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Daily Times

Published Date: Dec 7, 2018

60% of labour force does not even receive a minimum wage

Former finance minister stresses the need to give more rights to the country’s labour and says that they are totally a deprived strata and vulnerable class of the society
Former finance minister Dr Hafiz Pasha said on Thursday that 60 percent of the labour force in Pakistan does not receive even minimum wages and there are no laws against gender discrimination in workforce.
He was speaking at a session titled Economy of Tomorrow – Future Drivers of Economic Growth & Job Creation, organised on the occasion of 21st Sustainable Development Conference continuing on the third day under the auspices of Sustainable Development Policy Institute (SDPI).
Stressing the need to give more rights to the country’s labour, he said they are totally a deprived strata and vulnerable class of the society.
Speaking on the occasion, Sartaj Aziz, the former finance minister, said agriculture remains an important source of growth in Pakistan and there is no alternative to this. Emphasising as to how growth should be sustainable, he said growth in economy may no longer mean creation of jobs, while growth and policies should come in a certain time-frame, as demands change.
Sri Lankan Economist Subhashini Abeysinghe informed the audience as to how technology will be providing opportunities as well as challenges in the future.
Speaking at a session titled The Climate Risk Food Security Analysis, Climate Change, Food Security & Planning Commission Department member Dr Azeem Khan said we must strengthen the social structure of rural communities to help them diversify their agricultural products with improved economic incentives, improved value addition and better livelihoods.
He suggested coordinated researches between development and education sector for technical, financial, institutional support and outreach. He also suggested that joint researches on social, ecological and environmental issues in connection with food production should be launched in the country. He called for enhancing connectivity between rural and urban areas.
Cristiano Mandra from the World Food Programme said food availability, accessibility, utilisation and stability are the major issues that may result in drastic food insecurity in Pakistan. He proposed to initiate rural resilience initiative to ensure food and safety insurance for the farmers.
International Fund for Agriculture Development Country Programme Officer Qaim Shah said that food security is only associated with food production, rather it should be linked with development of rural areas. He suggested the formulation of institutional framework to regulate food security in Pakistan.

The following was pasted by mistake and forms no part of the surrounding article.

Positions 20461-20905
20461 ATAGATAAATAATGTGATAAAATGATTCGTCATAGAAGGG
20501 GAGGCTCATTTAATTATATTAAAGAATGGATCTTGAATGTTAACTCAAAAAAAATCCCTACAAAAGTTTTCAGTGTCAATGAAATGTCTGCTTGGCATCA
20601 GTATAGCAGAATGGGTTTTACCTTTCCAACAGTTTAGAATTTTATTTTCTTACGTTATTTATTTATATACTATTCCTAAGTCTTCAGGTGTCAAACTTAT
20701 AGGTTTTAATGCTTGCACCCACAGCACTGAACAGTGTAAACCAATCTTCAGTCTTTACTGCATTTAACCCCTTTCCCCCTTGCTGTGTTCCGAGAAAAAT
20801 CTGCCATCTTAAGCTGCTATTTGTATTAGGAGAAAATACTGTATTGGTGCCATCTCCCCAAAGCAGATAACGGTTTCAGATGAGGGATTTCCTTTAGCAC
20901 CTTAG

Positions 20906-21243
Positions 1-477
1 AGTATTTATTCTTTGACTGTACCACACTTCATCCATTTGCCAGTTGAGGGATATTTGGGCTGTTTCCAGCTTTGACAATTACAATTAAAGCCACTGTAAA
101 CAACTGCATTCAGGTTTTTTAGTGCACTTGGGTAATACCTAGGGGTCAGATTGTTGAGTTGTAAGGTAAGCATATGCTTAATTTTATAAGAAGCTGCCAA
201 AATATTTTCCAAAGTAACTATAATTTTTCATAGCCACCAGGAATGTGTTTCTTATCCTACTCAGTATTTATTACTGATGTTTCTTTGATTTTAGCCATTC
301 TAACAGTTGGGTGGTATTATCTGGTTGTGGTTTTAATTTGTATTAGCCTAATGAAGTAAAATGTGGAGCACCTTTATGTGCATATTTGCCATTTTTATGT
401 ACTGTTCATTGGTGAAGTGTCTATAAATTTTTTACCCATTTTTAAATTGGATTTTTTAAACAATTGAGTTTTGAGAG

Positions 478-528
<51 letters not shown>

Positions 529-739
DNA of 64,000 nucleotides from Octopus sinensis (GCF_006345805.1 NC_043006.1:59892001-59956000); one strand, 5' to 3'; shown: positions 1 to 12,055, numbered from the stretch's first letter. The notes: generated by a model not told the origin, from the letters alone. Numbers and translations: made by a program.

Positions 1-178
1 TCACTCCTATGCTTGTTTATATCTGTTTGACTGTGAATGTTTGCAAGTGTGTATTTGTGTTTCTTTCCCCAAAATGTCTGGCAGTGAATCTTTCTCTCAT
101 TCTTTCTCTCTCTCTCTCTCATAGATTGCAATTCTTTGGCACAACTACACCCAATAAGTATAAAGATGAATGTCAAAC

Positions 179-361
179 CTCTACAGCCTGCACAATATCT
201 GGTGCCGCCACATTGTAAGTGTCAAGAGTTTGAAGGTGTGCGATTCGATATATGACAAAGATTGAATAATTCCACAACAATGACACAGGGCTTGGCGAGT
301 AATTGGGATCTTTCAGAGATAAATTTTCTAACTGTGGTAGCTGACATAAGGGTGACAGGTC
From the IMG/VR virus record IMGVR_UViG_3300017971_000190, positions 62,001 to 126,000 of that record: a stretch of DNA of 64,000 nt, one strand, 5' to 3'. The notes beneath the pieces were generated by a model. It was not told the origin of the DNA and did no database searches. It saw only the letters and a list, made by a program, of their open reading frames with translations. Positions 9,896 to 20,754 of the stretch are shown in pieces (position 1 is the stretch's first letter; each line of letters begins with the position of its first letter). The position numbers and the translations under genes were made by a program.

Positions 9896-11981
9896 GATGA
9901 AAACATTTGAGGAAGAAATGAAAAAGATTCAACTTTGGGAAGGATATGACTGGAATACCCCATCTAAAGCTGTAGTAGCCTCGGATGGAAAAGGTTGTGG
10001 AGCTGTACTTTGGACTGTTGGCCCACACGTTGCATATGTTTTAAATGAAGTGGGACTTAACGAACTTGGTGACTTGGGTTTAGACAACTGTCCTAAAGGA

Professor Amitab Kundu from Research & Information System for Developing Countries, India proposed to introduce crop insurance and national rural household assurance for the vulnerable rural community to mitigate their losses.
Speaking at a session titled Harnessing the Potential of Agriculture Value Chains in South Asia, National Tariff Commission member Rubina Athar said that the investment policy should attract foreign direct investment and the tariff barriers should be reduced to develop value chain within the region.
World Bank Trade Economist Gonzalo Varela said that the agriculture sector is an important source of investment, innovation and productivity. He said the export promotion policies can play an important role in supporting farmers. Dr Usman Mustafa from Pakistan Institute of Development Economics highlighted the importance of regional connectivity between regions and some Sanitary & Phytosanitary standards. Political will is required to solve issues regarding trade, he said, adding that rural transformation can help achieve our growth rate.
South Asian Association of Regional Cooperation Chambers of Commerce Executive Committee member Zubair Malik said the lack of regional integration is the major cause of limiting potential investment in this sector.
South Asia Watch on Trade Economics & Environment Chairman Dr Posh Raj Pandey said that tax system, tariff and non-tariff barriers are one of the biggest obstacles in the way of farmers.
Bank of Punjab Board of Directors Chairman Dr Parvez Tahir said that taxation has created hindrance in the development of farmers.
United States Pakistan Centre for Advanced Studies in Agriculture & Food Security Chief Director Dr Iqrar Ahmed highlighted that political will is required to increase the regional productivity and export, especially with India.
Speaking at a session titled Asma Jahangir – A Voice of the Voiceless Women of Pakistan, journalist Munizae Jahangir, said the implementation failure of the free legal aid system has created financial hurdles in the provision of justice for women. Elaborating the role of women in the judicial workforce, she said transparent judicial appointment process can contribute to the improvement of women’s access to justice. Moreover, she said that the current government has taken the issue of women at the forefront and is hopeful for a positive future for women.
IA Rehman of the Human Rights Commission of Pakistan highlighted the inequalities in the provision of justice.